Earlier this month, Massachusetts became the sixth U.S. state to pass a statewide smoking ban, joining California, Connecticut, Maine, Delaware, and New York. Massachusetts' ban covers indoor smoking, including bars, restaurants, and workplaces.
Gallup's 2004 Consumption Habits survey* reveals that the American public is fairly accepting of such bans. A majority of Americans (58%) currently say they favor a ban in their state that would make it illegal to smoke in all workplaces, restaurants, and bars. Four in 10 Americans oppose such a ban.
Smokers and nonsmokers, as one might expect, have very different views on such legislation. Sixty-six percent of smokers oppose a ban on public smoking, while 32% are in favor. Nonsmokers' views are a precise mirror image of smokers -- 66% favor a ban and 32% oppose it.
Women are more likely than men to favor a ban, 63% to 52%. This is in spite of the fact that men and women smoke at about equal rates. Opinion also varies somewhat by age: Roughly 6 in 10 Americans aged 30 and older favor smoking bans, while 46% of 18- to 29-year-olds favor them.
California's smoke-free workplace law went into effect in workplaces and restaurants in 1996 and bars became smoke-free in 1998. California's journey to becoming a smoke-free state may offer a preview of what is in store for states currently passing smoking bans. The state of California conducted research on the opinions of both smoking and nonsmoking restaurant and bar patrons -- both before and after the ban.
Michael Johnson is a Gallup research scientist and the former chief of evaluation for the Tobacco Control Section of the California Department of Health Services. "When we asked the critical question of whether or not people would be more or less likely to patronize (their favorite bar or restaurant), if there was a ban, a majority said there would be no change or be more likely to go," Johnson says, "and even most smokers said they would not change their patronage."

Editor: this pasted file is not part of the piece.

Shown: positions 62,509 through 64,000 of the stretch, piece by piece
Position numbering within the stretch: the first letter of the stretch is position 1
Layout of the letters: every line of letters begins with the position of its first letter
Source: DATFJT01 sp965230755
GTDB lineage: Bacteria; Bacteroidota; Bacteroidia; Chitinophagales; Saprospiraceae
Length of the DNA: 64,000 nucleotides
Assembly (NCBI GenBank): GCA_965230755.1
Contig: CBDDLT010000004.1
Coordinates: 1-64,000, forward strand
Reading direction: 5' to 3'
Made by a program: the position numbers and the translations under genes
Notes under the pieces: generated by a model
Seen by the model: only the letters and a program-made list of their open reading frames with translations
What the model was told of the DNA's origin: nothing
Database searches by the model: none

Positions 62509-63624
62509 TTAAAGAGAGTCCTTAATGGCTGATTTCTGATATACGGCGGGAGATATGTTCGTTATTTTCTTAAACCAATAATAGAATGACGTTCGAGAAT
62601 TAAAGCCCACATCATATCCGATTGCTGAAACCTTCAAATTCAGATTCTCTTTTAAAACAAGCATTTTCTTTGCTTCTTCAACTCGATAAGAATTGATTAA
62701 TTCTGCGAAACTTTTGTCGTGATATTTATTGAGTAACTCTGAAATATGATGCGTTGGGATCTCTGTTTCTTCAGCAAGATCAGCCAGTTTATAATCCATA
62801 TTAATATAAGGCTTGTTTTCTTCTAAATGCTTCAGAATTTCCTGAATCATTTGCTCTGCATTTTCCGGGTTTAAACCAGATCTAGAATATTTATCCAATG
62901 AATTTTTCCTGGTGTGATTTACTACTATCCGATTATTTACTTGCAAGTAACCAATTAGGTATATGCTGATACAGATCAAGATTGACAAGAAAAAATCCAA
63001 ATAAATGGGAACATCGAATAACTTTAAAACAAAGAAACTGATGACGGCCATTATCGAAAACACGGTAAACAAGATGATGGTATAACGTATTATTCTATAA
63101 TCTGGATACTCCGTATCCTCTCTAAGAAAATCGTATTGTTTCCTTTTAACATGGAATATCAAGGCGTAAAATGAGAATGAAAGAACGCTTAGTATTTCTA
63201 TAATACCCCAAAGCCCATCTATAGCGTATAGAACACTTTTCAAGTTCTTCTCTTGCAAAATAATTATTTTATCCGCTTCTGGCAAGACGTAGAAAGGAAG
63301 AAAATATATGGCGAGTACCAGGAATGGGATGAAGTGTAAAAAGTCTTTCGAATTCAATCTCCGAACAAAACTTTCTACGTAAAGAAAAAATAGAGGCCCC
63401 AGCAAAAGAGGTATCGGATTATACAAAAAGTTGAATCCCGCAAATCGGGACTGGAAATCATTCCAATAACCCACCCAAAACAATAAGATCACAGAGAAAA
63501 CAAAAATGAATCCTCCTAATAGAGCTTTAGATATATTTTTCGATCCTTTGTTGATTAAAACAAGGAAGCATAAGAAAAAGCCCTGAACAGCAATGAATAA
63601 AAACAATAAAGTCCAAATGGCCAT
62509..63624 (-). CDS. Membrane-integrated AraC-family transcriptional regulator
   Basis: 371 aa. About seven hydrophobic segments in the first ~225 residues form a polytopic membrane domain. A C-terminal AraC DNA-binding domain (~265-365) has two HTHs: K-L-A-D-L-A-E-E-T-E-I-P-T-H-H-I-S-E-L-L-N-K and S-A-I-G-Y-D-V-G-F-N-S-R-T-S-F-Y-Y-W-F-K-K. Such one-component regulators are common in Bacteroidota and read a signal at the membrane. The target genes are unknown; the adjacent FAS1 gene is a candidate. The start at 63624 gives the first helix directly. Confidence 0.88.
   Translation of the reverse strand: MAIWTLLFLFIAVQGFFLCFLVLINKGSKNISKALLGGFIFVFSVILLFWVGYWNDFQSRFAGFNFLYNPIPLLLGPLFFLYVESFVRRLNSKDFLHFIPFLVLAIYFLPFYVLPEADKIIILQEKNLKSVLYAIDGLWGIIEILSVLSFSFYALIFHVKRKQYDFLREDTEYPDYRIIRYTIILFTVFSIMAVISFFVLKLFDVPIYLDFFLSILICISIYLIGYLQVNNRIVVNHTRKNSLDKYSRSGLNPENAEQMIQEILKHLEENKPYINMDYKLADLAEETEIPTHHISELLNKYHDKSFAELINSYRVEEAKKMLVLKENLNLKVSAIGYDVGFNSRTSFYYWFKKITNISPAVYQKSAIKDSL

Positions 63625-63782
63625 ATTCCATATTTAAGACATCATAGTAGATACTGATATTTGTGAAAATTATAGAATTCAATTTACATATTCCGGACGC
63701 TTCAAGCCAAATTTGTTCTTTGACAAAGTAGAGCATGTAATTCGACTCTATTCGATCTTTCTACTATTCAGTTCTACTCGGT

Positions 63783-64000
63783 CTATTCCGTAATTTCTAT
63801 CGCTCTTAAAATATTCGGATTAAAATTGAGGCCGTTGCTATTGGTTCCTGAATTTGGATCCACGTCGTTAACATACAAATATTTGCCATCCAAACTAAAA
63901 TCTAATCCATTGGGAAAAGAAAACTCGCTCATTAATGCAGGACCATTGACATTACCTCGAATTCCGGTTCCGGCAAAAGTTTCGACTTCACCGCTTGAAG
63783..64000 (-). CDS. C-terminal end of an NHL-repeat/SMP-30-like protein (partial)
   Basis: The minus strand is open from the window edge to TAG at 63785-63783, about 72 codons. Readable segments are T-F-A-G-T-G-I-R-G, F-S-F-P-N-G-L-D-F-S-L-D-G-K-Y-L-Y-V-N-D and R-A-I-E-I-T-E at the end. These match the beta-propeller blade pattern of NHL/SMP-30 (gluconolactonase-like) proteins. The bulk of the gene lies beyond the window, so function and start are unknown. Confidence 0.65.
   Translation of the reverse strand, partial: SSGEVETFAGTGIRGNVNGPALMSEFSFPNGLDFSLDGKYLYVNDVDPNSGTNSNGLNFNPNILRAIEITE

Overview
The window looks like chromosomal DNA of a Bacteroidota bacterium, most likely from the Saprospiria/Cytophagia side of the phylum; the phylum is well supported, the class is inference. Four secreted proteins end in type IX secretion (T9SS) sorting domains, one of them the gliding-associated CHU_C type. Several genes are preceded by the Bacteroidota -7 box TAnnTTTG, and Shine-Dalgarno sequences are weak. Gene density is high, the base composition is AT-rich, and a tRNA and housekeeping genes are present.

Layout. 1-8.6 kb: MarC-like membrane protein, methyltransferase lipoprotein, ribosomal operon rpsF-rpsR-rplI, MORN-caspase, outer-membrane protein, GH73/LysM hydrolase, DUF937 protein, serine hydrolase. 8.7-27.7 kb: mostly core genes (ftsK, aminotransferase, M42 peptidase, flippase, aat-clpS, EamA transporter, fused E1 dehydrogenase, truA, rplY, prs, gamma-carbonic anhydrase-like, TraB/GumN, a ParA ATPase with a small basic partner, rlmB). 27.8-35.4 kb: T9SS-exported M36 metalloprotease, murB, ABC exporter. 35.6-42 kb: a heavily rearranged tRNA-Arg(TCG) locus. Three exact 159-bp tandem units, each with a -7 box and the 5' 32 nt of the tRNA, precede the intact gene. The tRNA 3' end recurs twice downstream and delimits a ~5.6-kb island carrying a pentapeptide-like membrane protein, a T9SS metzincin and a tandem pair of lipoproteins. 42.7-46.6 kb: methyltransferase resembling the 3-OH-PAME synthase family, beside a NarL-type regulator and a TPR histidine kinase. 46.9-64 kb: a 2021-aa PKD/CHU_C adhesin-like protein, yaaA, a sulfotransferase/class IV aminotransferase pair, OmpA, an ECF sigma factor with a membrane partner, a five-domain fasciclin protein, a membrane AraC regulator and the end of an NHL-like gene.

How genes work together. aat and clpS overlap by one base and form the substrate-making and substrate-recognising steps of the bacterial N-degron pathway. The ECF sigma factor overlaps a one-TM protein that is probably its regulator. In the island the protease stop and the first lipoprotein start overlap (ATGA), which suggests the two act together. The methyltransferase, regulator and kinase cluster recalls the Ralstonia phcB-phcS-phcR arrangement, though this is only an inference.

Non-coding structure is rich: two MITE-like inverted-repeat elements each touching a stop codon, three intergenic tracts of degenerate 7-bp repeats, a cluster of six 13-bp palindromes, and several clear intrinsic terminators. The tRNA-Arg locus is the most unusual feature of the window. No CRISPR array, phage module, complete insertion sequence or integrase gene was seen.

At the end of 2001, revenues from restaurants and bars in California had grown to $36.8 billion, up from $25.5 billion in 1995, according to a California agency that tracks taxable transactions. "A lot of times, people approach this topic from a health standpoint," says Johnson. "Unfortunately, that often falls on deaf ears. People really respond to economics."
Brian Kitten is co-owner of four sports bars in Lincoln, Neb., where a smoking ban is being debated. He disputes figures like those, saying they are accurate but misleading because they include infrequently smoked-in settings such as cafes and delis, and often make comparisons from 2001, a notoriously bad year for tourism and service industries following the 9/11 attacks. "I've spoken with bar and sports bar owners in cities where a ban is in place, and they all show 20% to 40% decreases in sales following smoking bans. We opened our business under a certain set of ground rules, and now those ground rules are changing."
Kitten's objection raises an important question: Do public smoking bans cause significant outrage among the smoking population? In the recent national poll, more than half of smokers (57%) feel the increased restrictions on smoking in public places are justified, while 39% feel they unjustly discriminate against smokers. These findings are consistent with results for this question over the last decade.
Johnson doesn't believe California's smokers have been alienated by the new law. "I think we've really changed the norms in California. It has made not smoking the norm. Many smokers have reported that it has helped bring them closer to being able to quit, or at least make an attempt."
But Kitten feels such bans really are a question of civil liberties. "They are taking away a person's right to enjoy a perfectly legal product. I'm not going to defend tobacco. But, if the product is so bad, then they should ban the product itself, and not just where you can use it," he says.
*These results are based on telephone interviews with a randomly selected national sample of 1,005 adults, aged 18 and older, conducted July 8-11. For results based on this sample, one can say with 95% confidence that the maximum error attributable to sampling and other random effects is ±3 percentage points. In addition to sampling error, question wording and practical difficulties in conducting surveys can introduce error or bias into the findings of public opinion polls.